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What is the poetic devices for the poem "If" by Rudyard Kipling?Please attach it with...

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sammyyoung | Student, Grade 10 | eNotes Newbie

Posted February 22, 2009 at 3:39 PM via web

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What is the poetic devices for the poem "If" by Rudyard Kipling?

Please attach it with an example, thank you.

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dneshan | High School Teacher | (Level 3) Associate Educator

Posted February 22, 2009 at 8:46 PM (Answer #1)

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The three most common poetic devices that are presented in this poem are repetition, personification, and alliteration.  Repetition is the repeated use of a word or phrase for a certain effect.  In this poem, Kipling uses repetition with the word “you” throughout the entire poem to emphasize how important “you” is.


Personification is when a non human thing is given human qualities; there are three examples of personification here.  The first is in Stanza 2, when he states,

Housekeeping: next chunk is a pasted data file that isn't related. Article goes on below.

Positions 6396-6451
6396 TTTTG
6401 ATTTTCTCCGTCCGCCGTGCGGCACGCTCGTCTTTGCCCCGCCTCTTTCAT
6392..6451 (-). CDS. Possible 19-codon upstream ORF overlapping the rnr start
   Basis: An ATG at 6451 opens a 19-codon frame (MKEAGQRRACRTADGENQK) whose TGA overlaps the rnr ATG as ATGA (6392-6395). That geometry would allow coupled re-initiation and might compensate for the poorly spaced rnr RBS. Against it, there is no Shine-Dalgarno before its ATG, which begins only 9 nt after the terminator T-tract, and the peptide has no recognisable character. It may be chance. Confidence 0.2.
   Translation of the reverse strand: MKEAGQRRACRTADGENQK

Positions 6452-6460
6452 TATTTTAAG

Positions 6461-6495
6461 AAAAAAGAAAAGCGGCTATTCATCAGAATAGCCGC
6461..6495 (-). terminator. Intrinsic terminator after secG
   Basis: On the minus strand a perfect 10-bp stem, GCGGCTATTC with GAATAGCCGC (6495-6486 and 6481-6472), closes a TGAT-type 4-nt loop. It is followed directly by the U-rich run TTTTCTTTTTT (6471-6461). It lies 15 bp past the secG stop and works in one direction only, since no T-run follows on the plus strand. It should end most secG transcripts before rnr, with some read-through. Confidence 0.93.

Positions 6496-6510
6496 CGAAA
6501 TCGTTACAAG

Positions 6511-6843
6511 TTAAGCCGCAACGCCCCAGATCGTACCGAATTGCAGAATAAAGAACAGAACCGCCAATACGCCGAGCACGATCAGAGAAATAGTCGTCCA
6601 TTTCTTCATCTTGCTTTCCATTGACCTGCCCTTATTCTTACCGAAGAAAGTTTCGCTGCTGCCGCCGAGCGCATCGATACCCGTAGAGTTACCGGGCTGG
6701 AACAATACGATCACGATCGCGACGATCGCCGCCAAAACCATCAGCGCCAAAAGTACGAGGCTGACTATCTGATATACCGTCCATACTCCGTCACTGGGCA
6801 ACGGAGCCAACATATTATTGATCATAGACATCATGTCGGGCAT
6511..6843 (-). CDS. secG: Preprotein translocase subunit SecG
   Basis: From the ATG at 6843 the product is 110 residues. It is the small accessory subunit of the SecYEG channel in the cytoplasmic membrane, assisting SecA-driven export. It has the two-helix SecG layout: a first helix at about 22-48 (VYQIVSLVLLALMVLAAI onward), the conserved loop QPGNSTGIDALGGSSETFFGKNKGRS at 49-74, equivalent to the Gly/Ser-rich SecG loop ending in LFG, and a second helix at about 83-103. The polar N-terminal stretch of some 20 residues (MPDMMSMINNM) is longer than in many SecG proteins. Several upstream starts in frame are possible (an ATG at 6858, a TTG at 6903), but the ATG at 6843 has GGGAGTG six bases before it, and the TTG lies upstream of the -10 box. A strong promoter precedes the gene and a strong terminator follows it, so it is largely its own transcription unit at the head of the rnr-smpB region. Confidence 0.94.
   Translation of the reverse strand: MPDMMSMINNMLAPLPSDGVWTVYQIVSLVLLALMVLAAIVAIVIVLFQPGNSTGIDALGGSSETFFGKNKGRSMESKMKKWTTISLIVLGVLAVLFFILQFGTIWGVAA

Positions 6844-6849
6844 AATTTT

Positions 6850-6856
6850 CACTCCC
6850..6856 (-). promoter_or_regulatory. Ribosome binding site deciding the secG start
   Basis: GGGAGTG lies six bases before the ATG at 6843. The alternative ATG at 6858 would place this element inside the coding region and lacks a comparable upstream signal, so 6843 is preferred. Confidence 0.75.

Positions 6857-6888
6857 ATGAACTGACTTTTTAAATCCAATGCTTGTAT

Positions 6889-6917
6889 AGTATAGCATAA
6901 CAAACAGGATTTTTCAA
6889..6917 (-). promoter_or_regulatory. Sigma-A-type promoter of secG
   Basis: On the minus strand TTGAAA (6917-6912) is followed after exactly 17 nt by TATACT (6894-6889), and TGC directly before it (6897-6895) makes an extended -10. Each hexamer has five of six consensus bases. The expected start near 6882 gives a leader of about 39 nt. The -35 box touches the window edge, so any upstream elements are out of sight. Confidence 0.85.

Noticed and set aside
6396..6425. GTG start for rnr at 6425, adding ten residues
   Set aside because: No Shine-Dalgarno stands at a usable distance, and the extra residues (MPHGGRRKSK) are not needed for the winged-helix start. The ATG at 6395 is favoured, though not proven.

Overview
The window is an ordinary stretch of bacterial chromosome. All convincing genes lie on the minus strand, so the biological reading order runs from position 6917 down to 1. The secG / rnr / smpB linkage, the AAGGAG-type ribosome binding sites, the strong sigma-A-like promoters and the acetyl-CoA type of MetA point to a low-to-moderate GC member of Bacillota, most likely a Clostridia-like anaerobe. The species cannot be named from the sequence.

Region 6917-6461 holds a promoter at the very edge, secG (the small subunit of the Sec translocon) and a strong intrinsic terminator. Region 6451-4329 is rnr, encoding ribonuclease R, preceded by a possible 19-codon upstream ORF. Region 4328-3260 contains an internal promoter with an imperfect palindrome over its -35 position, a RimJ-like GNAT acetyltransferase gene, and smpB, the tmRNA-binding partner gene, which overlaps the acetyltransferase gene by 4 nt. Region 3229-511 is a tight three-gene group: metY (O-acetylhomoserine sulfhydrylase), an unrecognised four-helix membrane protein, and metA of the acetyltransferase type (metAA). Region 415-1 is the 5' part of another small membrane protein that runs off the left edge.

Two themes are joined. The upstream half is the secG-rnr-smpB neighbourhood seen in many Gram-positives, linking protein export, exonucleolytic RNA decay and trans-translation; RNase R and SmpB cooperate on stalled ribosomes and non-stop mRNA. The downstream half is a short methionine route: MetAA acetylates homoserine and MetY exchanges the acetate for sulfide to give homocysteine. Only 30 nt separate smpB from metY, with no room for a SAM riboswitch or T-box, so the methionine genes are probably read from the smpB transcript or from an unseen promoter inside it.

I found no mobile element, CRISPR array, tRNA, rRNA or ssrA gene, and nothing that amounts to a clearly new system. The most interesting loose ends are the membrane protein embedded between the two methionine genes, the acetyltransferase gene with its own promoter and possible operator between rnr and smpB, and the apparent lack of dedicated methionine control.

“…make dreams your master…”  (line 9)

The second example of personification also occurs in Stanza 2 when Kipling says,

     “If you can meet with triumph and disaster
     And treat those two imposters just the same.”  (lines 11 – 12)

The final example of personification is in Stanza 3, when Kipling states,

       “If you can force your heart and nerve and sinew
        To serve your turn long after they are gone”  (lines 21 – 22)


Finally, alliteration is the repetition of the consonant sound at the beginning of consecutive words.  There are at least two examples of this.  The first occurs in stanza 2:       

     “with wornout tools”  (line 16)

And the second example is from stanza 4 and says:

     “sixty seconds”  (line 30)

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